The front page of a number of papers this morning carried the story that international pilots’ lack of English was causing potential disaster situations. Although English is supposed to be the international language of air traffic control systems around the world, and all pilots and air traffic controllers are supposed to have an internationally recognised qualification in English, the truth is that many of the people receiving the certification do not have the necessary level of skills. This are not just occasional one-off failures – the reports highlight the fact that’s some countries have institutionalised by-passing the necessary controls in order to give significant numbers of people the qualification, even when they are clearly not up to standard.
The Level 4 qualification that is the minimum level that all pilots are supposed to achieve certifies that they have a level of English that allows them to speak on aviation-related topics with accuracy and clarity, resolve misunderstandings and react to an unexpected turn of events. Give the pressure that any pilot or air traffic controller will be under as soon as a non-normal situation arises, the likelihood is that under such pressure, language skills will lessen even further, and the failure to create an effective communication channel between air traffic control and the pilot could mean that a situation that would otherwise have been handled as a relatively routine incident can almost immediately escalate into a major incident, and potentially a catastrophic disaster.
At the start of every course that I run, I ask the participants (all of whom are experienced risk, crisis and business continuity managers) ‘What is the number one cause of problems in security management programmes?’. The answer ‘Communication’ is usually either the first or the second option they offer me.
The truth is, that however well we might prepare our incident response programmes, once something goes wrong, we will need to put together a plan, distribute information, confirm positions, update the various teams, re-assess the situation, be aware of potential issues, and try to maintain a continually evolving four dimensional picture of all of the pieces that go together to make an effective response programme. It is hardly surprising that it is the management of the information exchange that is both the first thing to go wrong, and the failure that causes greatest problems.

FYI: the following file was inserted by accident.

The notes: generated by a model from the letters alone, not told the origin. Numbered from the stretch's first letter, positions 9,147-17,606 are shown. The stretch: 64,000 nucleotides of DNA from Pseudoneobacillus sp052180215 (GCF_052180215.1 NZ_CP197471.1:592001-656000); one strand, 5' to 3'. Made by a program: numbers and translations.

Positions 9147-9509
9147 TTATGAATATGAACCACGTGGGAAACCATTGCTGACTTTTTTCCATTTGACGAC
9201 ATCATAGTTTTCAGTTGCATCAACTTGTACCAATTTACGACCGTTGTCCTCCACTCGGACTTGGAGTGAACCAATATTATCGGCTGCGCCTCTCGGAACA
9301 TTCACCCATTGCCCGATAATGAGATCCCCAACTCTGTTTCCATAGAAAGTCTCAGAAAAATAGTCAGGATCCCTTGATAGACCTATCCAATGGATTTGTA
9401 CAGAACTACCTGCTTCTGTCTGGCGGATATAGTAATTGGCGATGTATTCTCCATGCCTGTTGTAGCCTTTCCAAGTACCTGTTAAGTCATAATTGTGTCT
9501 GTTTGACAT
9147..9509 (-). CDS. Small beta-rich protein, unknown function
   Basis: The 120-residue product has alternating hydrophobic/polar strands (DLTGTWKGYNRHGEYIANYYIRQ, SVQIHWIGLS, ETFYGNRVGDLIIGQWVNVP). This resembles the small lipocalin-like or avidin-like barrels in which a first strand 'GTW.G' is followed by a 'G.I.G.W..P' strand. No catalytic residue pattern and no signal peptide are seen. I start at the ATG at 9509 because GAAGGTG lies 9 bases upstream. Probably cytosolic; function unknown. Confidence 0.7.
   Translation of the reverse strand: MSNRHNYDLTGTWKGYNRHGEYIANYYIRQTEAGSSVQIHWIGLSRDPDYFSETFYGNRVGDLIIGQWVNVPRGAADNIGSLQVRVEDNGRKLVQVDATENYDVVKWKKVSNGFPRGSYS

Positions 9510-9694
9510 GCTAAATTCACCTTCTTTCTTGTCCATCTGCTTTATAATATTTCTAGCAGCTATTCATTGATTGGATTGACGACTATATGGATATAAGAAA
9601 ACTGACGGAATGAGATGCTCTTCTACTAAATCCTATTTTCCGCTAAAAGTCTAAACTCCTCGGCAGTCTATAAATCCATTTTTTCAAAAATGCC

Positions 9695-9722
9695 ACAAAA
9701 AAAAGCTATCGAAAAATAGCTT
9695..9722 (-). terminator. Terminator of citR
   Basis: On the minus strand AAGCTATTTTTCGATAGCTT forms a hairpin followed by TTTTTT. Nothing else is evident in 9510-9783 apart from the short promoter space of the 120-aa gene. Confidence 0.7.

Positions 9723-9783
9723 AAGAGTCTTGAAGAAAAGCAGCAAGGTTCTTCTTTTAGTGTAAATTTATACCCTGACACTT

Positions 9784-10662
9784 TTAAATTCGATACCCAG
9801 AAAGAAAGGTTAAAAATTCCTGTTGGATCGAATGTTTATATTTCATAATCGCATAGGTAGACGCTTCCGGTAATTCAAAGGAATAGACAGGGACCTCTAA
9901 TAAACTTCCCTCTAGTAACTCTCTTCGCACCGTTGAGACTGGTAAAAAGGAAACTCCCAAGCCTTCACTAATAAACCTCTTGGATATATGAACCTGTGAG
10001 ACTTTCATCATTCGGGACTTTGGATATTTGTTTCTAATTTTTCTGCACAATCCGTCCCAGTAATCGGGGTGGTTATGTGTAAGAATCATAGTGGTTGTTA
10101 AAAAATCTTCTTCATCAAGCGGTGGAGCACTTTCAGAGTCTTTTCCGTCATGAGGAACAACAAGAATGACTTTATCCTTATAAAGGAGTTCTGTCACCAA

Most people, if asked, will reply that ‘communication’ is something along the lines of ‘transfer of information’. And that is certainly not wrong. However, it fails to capture the full nature of crisis management communication.
The first thing we can add is rather than being the simple ‘transfer of information’, communication is ‘the transfer of complex information’. A crisis management message will often have a number of constituent parts, each of which are critical to the full understanding of both the current situation, but also to understand the requirements that are needed, whether it is to respond to that situation as it is, or to prevent it from escalating / deteriorating to a worse condition.
The second addition we can make to our original statement is that ‘Communication is the transfer of complex information under pressure’. There is always the background pressure of the general operating environment, but there may well be the specific pressures associated with a particular event which has just happened, or is just about to happen. The person transmitting the information may be aware of the catastrophic consequences of the failure of the person receiving the information both to understand its significance and then to take the appropriate avoiding actions. There may often not be enough time to go over and explain the message again, so there is the pressure to get it right, first time.
And the final thing we can add to the original definition is that ‘Communication is the transfer of complex information under pressure, to multiple stake-holders’. This means that any information that is needed to be transmitted / transferred, will need to go to multiple people who are either involved in the specific incident or who will be affected by the actions that those people who are involved in the situation will need to take to prevent or avoid that situation from happening or escalating.
As I often say in my lectures, within a crisis management scenario, the most significant role of the crisis management team is to not to make decisions or to give instructions, but to ensure that information flows smoothly and freely around the multi-agency frameworks, so that as much as possible all the players in the game have an on-going and updated ‘Common Operating Picture’ at all times.
Once we have the understanding that ‘communication’ is ‘the transfer of complex information under pressure to multiple stake-holders’, it puts into perspective the demands that effective communications puts on any operations manager, and highlights the reason why communications is likely to be the critical component that fails once a crisis is triggered.
3rd April, 2017
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